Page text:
Energy Ministry, KHNP, Korea Gas raided on Wolsong 1
Prosecutors raided the Energy Ministry and Korea Hydro and Nuclear Power (KHNP) to see whether they falsified data to justify the early closing of the country’s second-oldest nuclear reactor.
Tens of prosecutors and investigators from the Daejeon District Prosecutors’ Office were dispatched to the Ministry of Trade, Industry and Energy in the Government Complex in Sejong to confiscate data used in the decision to shut down the Wolsong 1 Nuclear Reactor in 2019, three years ahead of its scheduled closure. The raids took place in several departments of the ministry, which oversaw the process in 2017 and 2018.
The prosecution also sent a 50-member raid team to KHNP headquarters in Gyeongju, North Gyeongsang. Documents and electronic data, as well as KHNP workers’ mobile phones, were seized, sources informed about the raids said.
The raids took place following the Board of Audit and Inspection (BAI)’s announcement Oct. 20 that the KHNP decided in 2018 to shut down the reactor due to a faulty assessment that deliberately underestimated the economic advantage of keeping it going.
The BAI said employees of the ministry had deleted at least 444 records to obstruct its audit. It said it faced unprecedented resistance to its one-year audit.
The main opposition People Power Party (PPP) subsequently filed a criminal complaint asking for an investigation of 12 people including former Energy Minister Baek Woon-kyu for abuse of power and evidence destruction.
The BAI formally asked for a criminal investigation on Oct. 28.
The Wolsong I reactor stopped operating in 2012 after its original 30-year lifespan ended. In 2015, the Park Geun-hye administration decided to spend 700 billion won ($616 million) to extend its life through November 2022. The reactor subsequently resumed operating.
In June 2018, the KHNP abruptly reversed the plan, prompting speculation from opposition politicians of a political decision to accommodate President Moon Jae-in’s nuclear phaseout policy. The government permanently shut the reactor on Dec. 24, 2019.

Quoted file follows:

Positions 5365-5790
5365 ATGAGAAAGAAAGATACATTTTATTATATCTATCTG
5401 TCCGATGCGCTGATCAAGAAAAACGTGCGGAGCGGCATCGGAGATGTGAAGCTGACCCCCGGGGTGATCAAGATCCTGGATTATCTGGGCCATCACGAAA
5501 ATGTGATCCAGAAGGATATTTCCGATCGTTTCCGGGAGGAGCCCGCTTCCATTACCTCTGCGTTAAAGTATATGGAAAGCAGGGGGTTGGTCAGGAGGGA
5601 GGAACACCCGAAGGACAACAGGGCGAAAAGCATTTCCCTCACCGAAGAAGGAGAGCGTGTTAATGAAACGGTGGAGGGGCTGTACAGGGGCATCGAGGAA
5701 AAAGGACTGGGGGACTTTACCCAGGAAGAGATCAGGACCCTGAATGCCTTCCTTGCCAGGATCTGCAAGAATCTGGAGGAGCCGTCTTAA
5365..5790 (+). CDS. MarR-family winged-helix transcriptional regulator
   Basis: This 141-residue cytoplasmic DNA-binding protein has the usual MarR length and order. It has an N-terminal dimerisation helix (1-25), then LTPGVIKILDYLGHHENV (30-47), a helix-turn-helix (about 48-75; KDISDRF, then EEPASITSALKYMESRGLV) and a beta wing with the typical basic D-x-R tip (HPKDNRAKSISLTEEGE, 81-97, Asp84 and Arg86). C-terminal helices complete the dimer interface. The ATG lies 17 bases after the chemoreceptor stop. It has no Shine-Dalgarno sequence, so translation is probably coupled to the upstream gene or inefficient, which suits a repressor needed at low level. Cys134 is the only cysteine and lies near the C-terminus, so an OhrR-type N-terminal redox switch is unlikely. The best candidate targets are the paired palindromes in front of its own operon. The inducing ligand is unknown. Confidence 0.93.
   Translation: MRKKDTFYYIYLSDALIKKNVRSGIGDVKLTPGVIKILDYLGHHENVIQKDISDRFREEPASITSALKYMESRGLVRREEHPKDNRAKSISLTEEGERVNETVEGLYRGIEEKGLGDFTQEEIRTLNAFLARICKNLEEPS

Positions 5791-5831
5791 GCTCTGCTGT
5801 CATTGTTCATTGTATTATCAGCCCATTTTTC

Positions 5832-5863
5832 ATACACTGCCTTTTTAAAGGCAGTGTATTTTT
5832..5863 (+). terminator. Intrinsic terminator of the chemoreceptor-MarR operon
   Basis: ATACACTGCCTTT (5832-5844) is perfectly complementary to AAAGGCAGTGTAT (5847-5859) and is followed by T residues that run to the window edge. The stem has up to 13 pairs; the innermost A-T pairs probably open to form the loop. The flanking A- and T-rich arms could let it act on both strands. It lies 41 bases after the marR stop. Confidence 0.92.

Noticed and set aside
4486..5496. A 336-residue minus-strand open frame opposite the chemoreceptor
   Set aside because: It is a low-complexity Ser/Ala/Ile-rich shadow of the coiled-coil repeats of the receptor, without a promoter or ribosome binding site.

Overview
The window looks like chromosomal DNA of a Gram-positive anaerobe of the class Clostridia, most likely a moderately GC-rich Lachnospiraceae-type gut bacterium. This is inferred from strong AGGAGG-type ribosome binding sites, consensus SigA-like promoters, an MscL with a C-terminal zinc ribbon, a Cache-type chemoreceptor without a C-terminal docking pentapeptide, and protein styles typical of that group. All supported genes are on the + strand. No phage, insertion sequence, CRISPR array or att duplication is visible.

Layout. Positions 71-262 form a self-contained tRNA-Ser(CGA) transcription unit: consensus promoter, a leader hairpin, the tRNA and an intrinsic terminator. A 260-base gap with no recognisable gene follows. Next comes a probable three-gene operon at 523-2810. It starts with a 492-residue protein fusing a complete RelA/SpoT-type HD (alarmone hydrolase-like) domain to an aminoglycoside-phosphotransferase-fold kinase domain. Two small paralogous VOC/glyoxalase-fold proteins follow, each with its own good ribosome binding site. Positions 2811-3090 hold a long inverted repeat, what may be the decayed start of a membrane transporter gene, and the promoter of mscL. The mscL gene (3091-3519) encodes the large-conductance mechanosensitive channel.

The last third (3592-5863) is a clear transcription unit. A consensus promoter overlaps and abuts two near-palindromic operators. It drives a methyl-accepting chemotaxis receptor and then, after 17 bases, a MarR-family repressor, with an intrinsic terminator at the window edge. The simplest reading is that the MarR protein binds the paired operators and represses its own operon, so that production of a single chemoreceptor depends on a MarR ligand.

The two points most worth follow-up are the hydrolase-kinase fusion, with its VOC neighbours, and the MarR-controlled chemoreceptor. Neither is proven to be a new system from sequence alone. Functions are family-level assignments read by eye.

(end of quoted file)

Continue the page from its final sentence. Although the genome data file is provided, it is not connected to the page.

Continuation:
According to the BAI’s audit, Baek, President Moon’s first minister of trade, industry and energy, decided on April 4, 2018, that the reactor would be shut down earlier than its scheduled closure in 2022. Other ministry officials followed Baek’s plan and stopped the KHNP from considering any other options and influenced its economic efficiency assessment, the auditor said.
Last week, BAI Chairman Choe Jae-hyeong told the National Assembly that Chae Bee-bong, who served as presidential secretary for industrial policy, played a key role in pressuring the KHNP to decide in 2018 to shut the reactor. The BAI had considered, but ultimately declined to request a criminal investigation into Chae, Choe said.
Chae served as presidential secretary for industrial policy from June 2017 till October 2018. Since July 2019, he has served as the president of the Korea Gas Corporation.
The prosecution also raided offices of Chae and his secretary at the Korea Gas Corporation headquarters in Daegu Thursday.
The simultaneous raids at the ministry, KHNP and Korea Gas Corporation took place shortly after Prosecutor General Yoon Seok-youl visited the Daejeon High and District Prosecutors’ Offices on Oct. 29. Lee Du-bong, head of the Daejeon District Prosecutors’ Office, is considered close to Yoon, and the head prosecutor in charge of the investigation, Lee Sang-hyeon, is also a Yoon ally.
A senior member of the Daejeon District Prosecutors’ Office, however, denied that Yoon ordered the probe. “When he visited Daejeon, he didn’t specifically talk about this investigation,” the source said. “We started the probe because we received the criminal complaints.”
The latest probe is expected to add to the ongoing conflict between Yoon and the administration. The government and ruling party have already challenged the BAI’s audit outcome.
During the National Assembly’s audit of the Blue House on Wednesday, Presidential Chief of Staff Noh Young-min denied the BAI’s conclusion. "It was unprecedented, nonsensical" that the BAI had evaluated the country's energy policy only based on economic efficiency, Noh said.
Noh said the government considered other factors such as safety and public sentiment before deciding to shut the reactor.
BY SER MYO-JA, KIM KANG-WOO [firstname.lastname@example.org]